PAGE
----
Last night, I promised myself that I wouldn't write anything on 9/11, the day when I came close to dying and so many other people lost their lives. But I'm moved to write this morning because I see a huge hole in our public discussions of the event: how to properly make sure that something like this doesn't happen again.
Of course, the anniversary itself is given over to commemorating losses and sharing griefs. This is right and proper.
But on the days between anniversaries, the desire to commemorate overwhelms the desire to learn. We remember the heroism of the firefighters, for example, but don't learn enough about the problems with radios and deployment that led to their deaths. Unless we face these questions squarely, though, we run the risk of seeing other firefighters die unnecessarily on other days.
Moving out from the day itself, there is still work to be done to make the United States a harder target against terrorist attacks. This will require hard thinking to reconcile liberty and security. Yet the work that must be done sinks into a swamp of bombast, inertia and violence against the constitution.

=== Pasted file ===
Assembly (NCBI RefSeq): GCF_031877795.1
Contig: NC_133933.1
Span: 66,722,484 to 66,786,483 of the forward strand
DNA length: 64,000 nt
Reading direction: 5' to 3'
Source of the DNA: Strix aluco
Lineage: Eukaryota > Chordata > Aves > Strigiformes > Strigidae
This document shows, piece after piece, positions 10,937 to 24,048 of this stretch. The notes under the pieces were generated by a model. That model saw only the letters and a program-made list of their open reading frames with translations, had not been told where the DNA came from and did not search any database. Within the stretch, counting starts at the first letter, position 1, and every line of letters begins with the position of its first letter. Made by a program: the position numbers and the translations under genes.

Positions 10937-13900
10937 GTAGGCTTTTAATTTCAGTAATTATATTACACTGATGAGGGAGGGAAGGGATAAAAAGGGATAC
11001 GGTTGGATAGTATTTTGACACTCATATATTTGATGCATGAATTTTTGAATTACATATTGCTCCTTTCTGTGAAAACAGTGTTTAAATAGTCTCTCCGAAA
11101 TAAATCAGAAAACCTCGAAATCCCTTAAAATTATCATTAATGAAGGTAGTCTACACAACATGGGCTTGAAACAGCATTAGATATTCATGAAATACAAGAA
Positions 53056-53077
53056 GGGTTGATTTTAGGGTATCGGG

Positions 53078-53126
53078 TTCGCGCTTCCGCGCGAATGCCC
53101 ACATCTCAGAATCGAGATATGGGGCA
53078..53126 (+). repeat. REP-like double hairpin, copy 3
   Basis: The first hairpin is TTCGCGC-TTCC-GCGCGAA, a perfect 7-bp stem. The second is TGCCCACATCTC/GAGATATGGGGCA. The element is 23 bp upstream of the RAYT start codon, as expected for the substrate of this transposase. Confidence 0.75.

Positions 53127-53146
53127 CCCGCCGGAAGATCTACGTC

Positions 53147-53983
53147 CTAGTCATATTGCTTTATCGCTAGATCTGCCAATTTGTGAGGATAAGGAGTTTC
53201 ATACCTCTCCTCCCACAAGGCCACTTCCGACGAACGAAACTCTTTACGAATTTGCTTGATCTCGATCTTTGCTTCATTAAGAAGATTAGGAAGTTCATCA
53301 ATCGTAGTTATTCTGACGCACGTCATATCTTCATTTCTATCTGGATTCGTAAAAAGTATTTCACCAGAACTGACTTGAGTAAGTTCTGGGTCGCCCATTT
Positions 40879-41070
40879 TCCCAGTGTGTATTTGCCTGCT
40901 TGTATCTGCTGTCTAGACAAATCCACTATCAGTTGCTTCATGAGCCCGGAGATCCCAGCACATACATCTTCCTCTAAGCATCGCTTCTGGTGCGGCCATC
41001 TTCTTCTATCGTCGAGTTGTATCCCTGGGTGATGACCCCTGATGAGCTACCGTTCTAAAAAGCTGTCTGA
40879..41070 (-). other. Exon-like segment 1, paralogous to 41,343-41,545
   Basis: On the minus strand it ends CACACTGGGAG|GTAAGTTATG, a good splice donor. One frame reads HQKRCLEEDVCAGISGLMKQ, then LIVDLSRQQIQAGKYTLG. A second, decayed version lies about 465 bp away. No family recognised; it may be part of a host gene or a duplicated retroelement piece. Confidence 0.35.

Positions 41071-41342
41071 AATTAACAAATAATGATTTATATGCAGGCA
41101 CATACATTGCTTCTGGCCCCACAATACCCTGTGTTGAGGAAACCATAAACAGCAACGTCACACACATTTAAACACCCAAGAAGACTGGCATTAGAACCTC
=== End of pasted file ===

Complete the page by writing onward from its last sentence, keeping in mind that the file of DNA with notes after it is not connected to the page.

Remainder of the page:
The Bush Administration's exploitation of 9/11 for ruinous policies in Iraq, the deteriorating situation in Afghanistan: fixing all of these requires thinking that is smart and tough. Our president has settled for being mean and simplistic. The next president must do better.
Yet there is a big hole in this campaign season: serious debate between Obama and McCain about the place of the United States in the world. Until that debate comes, and with it constructive policies to attain peace, justice and security, we will fall short of what we might learn from 9/11.